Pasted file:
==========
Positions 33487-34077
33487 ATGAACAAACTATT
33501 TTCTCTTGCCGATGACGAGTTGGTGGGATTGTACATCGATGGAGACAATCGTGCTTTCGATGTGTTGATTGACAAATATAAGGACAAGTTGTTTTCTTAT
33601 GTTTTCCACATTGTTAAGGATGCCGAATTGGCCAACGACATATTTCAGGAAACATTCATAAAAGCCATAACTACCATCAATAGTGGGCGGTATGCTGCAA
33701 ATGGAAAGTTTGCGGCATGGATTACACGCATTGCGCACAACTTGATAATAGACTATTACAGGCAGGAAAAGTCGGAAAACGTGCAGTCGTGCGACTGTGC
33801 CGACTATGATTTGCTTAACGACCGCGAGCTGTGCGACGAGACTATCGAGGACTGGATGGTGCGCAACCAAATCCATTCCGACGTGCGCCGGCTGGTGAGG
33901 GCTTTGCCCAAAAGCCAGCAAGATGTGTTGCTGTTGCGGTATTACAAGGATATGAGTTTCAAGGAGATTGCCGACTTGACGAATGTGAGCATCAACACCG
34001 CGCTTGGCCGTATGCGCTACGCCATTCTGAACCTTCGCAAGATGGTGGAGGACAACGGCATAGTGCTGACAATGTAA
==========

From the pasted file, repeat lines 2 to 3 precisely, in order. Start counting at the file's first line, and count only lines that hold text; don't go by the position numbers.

33487 ATGAACAAACTATT
33501 TTCTCTTGCCGATGACGAGTTGGTGGGATTGTACATCGATGGAGACAATCGTGCTTTCGATGTGTTGATTGACAAATATAAGGACAAGTTGTTTTCTTAT